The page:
February 06, 2010

ever upward







well, enough time has passed (year and a half), so here's the story i did for Popgun 3, in its entirety. documentary near-haiku comics! hopefully there'll be a chance to do more of these soon.

22 comments:

zanzan said...

sweet, cheers man!

Marko said...

Mali dargulj.

andreas schuster said...

hei,
I was pretty sick on Wednesday and spent the day in bed reading stuff.
Your blog was one of those things and I wanted to say THX!
I had a good time and I really like your drawings!

Sean Phillips said...

Really beautiful stuff Tonci. Elegantly told, lovely drawings, nice subtle colours.

Dillon said...

I love this, it's excellent. Clear and beautiful. Nice one.

Evan "Doc" Shaner said...

This is gorgeous, Tonci. I love space travel stories, and the storytelling here is fantastic. Great color palette.

tonci said...

thank you all for the really nice words- didn't expect such a response. =) will try to make more soon!

-t

miljenko said...

I love the look and feel of this comic, it kind of reminds me of b-52 cockpit scenes in Dr. Strangelove. :)

Greg said...

That was awesome. I loved page 4. Really cool layouts all around.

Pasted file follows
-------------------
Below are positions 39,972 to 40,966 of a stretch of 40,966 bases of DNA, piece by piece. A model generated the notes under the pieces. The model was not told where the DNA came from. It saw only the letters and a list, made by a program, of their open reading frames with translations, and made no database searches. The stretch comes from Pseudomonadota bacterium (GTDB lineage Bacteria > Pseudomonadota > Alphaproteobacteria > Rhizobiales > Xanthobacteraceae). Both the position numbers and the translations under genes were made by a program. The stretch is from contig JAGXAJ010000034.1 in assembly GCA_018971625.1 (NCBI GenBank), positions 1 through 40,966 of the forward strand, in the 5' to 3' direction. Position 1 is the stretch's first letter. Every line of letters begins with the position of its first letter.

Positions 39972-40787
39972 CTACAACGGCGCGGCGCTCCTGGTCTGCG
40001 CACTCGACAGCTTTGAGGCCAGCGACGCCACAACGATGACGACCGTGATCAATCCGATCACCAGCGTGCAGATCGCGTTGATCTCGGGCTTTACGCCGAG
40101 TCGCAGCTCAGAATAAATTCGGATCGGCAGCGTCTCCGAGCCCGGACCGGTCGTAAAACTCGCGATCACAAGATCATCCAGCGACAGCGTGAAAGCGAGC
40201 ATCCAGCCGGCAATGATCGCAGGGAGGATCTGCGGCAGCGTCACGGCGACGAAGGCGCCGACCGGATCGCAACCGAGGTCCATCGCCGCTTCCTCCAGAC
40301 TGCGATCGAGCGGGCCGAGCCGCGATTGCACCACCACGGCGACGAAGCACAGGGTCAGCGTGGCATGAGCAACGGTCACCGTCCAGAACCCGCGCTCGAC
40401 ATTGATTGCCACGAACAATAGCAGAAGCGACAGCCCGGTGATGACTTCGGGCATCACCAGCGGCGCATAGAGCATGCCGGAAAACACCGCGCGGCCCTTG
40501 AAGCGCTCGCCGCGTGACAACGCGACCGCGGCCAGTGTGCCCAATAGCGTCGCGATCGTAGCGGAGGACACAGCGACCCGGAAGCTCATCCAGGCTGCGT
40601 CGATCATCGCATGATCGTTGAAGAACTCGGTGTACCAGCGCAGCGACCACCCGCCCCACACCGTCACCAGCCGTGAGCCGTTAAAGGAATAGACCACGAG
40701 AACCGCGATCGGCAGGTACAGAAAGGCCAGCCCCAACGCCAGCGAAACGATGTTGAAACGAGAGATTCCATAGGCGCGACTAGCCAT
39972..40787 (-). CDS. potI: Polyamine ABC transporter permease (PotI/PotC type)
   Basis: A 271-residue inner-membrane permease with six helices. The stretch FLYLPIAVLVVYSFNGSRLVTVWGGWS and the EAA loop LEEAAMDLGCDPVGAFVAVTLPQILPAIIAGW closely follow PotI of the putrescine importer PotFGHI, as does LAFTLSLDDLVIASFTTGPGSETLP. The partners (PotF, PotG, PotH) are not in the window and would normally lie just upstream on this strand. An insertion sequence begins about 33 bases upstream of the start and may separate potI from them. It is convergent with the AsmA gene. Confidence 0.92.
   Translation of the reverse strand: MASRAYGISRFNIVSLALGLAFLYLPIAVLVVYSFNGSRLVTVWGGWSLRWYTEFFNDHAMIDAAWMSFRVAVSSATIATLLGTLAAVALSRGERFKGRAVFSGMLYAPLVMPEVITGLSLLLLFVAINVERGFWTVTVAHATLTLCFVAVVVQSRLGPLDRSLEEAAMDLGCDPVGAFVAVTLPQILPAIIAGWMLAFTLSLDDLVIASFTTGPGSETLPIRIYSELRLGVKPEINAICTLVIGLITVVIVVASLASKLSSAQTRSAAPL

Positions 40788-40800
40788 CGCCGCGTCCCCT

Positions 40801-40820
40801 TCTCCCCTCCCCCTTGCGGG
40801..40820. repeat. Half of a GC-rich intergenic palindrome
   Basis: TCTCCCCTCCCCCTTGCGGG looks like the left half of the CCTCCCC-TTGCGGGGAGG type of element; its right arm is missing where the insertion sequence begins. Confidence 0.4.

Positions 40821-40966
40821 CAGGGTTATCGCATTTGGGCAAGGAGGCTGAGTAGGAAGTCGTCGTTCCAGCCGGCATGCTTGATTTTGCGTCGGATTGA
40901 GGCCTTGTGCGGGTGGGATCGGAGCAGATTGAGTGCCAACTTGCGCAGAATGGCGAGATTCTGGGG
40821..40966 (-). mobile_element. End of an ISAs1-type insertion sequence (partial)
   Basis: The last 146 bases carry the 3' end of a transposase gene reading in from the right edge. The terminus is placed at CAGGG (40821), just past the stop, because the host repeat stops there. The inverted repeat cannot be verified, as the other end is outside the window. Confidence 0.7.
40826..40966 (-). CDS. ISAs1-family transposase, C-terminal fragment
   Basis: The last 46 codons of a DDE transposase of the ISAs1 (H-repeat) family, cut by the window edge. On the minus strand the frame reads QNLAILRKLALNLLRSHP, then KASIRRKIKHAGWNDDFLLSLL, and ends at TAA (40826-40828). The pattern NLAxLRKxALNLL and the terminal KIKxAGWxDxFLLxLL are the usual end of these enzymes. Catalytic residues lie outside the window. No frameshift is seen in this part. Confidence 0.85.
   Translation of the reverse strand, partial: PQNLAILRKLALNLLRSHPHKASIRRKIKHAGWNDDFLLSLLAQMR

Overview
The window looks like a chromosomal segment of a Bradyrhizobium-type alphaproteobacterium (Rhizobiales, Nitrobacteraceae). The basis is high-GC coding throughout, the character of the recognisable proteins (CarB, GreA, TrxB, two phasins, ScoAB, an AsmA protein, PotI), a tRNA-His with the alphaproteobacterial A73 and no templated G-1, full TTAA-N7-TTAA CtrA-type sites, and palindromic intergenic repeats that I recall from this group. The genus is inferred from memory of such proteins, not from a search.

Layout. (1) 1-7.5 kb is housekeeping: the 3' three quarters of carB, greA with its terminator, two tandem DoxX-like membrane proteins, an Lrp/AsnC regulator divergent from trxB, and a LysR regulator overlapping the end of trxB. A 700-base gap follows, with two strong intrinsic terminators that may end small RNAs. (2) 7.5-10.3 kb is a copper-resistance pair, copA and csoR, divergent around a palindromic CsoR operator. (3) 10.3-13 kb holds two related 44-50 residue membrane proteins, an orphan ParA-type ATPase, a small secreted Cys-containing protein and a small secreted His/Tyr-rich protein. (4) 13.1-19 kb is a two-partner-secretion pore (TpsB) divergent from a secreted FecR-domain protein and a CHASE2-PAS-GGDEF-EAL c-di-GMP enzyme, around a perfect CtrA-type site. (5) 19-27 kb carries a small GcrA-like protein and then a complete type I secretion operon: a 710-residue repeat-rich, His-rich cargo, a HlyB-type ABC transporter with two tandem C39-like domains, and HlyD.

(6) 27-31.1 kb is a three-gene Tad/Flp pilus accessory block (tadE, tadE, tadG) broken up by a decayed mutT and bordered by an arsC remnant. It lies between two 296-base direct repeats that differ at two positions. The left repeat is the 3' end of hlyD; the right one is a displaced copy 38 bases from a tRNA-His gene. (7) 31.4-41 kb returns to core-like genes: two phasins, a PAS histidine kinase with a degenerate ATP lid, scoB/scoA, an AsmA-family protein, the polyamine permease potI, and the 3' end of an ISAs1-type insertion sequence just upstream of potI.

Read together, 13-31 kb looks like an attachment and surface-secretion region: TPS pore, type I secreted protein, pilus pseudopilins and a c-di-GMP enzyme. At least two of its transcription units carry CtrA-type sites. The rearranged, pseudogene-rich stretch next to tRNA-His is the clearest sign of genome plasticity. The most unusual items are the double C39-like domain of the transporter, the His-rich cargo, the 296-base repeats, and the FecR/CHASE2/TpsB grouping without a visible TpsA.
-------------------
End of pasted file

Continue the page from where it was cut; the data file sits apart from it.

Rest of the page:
Daniel.Z said...

Wow, this is fantastic.
Beautiful drawn and well paced.

Francisco Galárraga said...

EXCELENT!!!

helti said...

jako dobro :)

mario said...

ma , odlično :)

Anonymous said...

Beautiful comic. Unfortunately, Kittinger never broke the speed of sound, his peak speed being 614 mph (the speed of sound being 761 mph). That he did so is less urban legend than simple misinformation. Doesn't detract from your gorgeous artwork, panelling or lettering, but Kittinger ain't a guy who would want people thinking he did something he didn't.

JuanCarlos said...

Simple and beautiful imagery!

noir62 said...

Wonderful Alex Toth homage!

Scott Morse said...

You're absolutely fantastic.

Christopher Soprano said...

Well written an beautifully drawn; especially page 5.

Richard Naviasky said...

Love the flow...

Booda said...

This is great. I had the pleasure to chat with Col. Joe in a Czech pub a couple of years ago. A real hero, truly courageous and deserves to be recognised as the first man in space and to hell with 'The Armstrong Line'.

Booda said...

To Anonymous. It was Joe that claimed to have surpassed the speed of sound. His colleagues on the ground disputed it. Joe may have been wrong, hey may later have realised, but I'm pretty sure he was adamant that he did indeed break the sound barrier despite what instruments on the ground recorded. I'm with Joe on that one.

Anonymous said...

At 102,800 ft, reaching a peak velocity of 614 mph... You would say he did not break the sound barrier? You posit that the air pressure that changed how he fell, reaching a terminal velocity almost six times what it would be at the earth's surface, has no effect on the velocity in which sound would travel, but in fact the speed of sound is a constant?


He exceeded the speed of sound.